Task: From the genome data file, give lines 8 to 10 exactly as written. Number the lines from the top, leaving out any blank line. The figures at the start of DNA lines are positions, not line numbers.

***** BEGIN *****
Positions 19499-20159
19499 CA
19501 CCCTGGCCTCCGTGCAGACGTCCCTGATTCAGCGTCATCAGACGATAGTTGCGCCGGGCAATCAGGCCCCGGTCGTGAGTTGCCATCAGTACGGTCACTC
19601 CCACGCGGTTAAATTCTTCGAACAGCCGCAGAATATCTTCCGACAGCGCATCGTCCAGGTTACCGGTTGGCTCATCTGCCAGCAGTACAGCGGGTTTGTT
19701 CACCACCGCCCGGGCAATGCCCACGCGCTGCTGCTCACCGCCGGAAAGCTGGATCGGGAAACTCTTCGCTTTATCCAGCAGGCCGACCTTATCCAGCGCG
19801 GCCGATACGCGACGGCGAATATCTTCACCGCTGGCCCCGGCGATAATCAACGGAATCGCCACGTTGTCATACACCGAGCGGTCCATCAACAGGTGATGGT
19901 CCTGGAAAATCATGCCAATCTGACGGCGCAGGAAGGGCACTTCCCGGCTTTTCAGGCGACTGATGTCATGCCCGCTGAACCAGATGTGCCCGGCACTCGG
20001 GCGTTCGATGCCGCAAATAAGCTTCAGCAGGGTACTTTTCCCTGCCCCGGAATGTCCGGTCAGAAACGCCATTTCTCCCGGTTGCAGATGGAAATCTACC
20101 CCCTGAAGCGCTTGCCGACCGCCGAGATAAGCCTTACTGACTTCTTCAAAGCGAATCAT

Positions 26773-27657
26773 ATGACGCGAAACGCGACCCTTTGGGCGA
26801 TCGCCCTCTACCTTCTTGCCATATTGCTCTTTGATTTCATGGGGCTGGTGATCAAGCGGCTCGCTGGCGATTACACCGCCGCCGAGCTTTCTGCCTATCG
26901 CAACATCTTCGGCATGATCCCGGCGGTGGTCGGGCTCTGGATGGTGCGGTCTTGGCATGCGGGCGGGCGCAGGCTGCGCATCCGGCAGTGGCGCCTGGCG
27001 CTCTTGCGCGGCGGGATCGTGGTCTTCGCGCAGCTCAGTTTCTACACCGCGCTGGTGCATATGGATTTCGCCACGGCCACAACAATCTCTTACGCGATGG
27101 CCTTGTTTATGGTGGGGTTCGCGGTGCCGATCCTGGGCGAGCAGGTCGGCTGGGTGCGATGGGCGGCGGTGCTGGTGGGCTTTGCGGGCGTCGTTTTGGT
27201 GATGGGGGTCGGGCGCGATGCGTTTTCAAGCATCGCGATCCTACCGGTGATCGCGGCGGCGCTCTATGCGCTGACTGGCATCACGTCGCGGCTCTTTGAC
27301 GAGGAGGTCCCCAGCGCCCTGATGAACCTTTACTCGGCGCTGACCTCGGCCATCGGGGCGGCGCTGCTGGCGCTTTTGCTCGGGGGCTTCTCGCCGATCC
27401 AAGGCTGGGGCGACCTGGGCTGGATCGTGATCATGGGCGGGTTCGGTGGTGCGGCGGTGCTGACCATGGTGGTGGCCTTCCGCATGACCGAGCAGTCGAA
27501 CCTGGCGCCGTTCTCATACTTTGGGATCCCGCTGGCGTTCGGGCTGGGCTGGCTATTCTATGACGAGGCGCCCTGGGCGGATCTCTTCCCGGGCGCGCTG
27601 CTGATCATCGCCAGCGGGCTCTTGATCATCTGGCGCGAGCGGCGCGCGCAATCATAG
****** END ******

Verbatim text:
20001 GCGTTCGATGCCGCAAATAAGCTTCAGCAGGGTACTTTTCCCTGCCCCGGAATGTCCGGTCAGAAACGCCATTTCTCCCGGTTGCAGATGGAAATCTACC
20101 CCCTGAAGCGCTTGCCGACCGCCGAGATAAGCCTTACTGACTTCTTCAAAGCGAATCAT

Positions 26773-27657